• 18. Web objects DTLS / UDP Proprietary CoAP 6LoWPAN IoTDevice DTLS / UDP Proprietry CoAP 6LoWPAN IoTDeviceService 1 Service 2 DTLS / UDP Web Object CoAP 6LoWPAN IoTDevice Service 1 Service 2 DTLS / UDP Web Object CoAP 6LoWPAN IoTDevice In addition to data communication we need standard web objects for Interoperability Non-interoperable devices & Services DTLS / UDP Web Object CoAP 6LoWPAN IoTDevice Service 1 Service 2 Service 3 Interoperable Services Interoperable Devices & Services
  • 19. IPSO Web Objects • The IPSO Alliance promotes the Internet Protocol for smart objects. • We need semantics to build a Web of Things • Web Objects exposes the state and behavior of a device. • IPSO defines Web Object guidelines (join us!) • 65+ members
  • 20. IPSO Object example: Temperature Sensor Example Temperature sensor: This IPSO object should be used over a temperature sensor to report a remote temperature measurement. It also provides resources for minimum/maximum measured values and the minimum/maximum range that can be measured by the temperature sensor. The unit used here is Celsius degree. Object info Resource Info Object Object ID Object URN Multiple Instances? IPSO Temperature 303 urn:oma:lwm2m:ext:303 Yes Resource Name Resource ID Access Type Multiple Instances? Type Units Descriptions Sensor Value 5700 R No Decimal Cel This resource type returns the Temperature Value in °C Min Measured Value 5601 R No Decimal Cel The minimum value measured by the sensor since it is ON Max Measured Value 5602 R No Decimal Cel The maximum value measured by the sensor since it is ON Accessing the Resources • Temperature Value /303/0/5700 • Min Measured Value /303/0/5601 • Max Measured Value /303/0/5602 LWM2M Client /303/0 5700 5601 5602 Temperature Value Min Measured Value Max Measured Value Object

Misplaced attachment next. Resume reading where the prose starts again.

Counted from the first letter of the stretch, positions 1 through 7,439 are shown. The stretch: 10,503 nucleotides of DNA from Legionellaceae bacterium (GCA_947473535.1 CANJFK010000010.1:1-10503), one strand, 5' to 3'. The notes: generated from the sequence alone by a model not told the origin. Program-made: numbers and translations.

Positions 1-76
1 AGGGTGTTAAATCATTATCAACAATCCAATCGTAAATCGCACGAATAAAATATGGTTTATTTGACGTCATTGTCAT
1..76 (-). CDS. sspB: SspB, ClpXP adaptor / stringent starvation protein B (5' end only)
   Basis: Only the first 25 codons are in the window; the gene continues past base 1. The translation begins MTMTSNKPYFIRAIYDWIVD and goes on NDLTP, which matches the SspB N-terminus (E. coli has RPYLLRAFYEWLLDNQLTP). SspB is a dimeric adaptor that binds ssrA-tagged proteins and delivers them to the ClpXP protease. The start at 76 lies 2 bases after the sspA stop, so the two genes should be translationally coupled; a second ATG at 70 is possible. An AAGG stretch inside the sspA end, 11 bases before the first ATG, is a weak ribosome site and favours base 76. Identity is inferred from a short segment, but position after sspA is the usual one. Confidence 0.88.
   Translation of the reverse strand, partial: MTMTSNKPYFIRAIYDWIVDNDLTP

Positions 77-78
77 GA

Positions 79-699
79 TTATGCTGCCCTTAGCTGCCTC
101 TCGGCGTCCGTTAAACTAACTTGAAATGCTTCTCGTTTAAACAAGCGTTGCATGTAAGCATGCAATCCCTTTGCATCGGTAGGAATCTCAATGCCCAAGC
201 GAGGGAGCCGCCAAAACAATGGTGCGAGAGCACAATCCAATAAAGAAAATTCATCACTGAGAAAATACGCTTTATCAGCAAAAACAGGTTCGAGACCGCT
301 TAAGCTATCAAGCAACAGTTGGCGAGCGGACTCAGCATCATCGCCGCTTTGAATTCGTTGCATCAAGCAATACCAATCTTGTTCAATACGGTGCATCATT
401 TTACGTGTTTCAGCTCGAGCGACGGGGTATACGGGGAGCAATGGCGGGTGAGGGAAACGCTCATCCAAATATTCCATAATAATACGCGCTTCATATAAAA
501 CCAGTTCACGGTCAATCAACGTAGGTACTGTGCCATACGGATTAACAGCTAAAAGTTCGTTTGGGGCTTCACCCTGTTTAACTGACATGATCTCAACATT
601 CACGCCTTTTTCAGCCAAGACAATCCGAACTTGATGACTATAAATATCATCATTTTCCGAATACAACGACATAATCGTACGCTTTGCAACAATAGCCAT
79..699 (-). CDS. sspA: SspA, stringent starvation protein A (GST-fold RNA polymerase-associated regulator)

• 21. Device Management
  • 22. Device Management 2 Mobile Device Management Device Management Provisioning Device Configuration Software Upgrade Fault Management  Enabling, disabling features  Changes to settings  Changes to parameters of the device  Update application and system software  Bug fixes  Report Errors from devices  Query about status of devices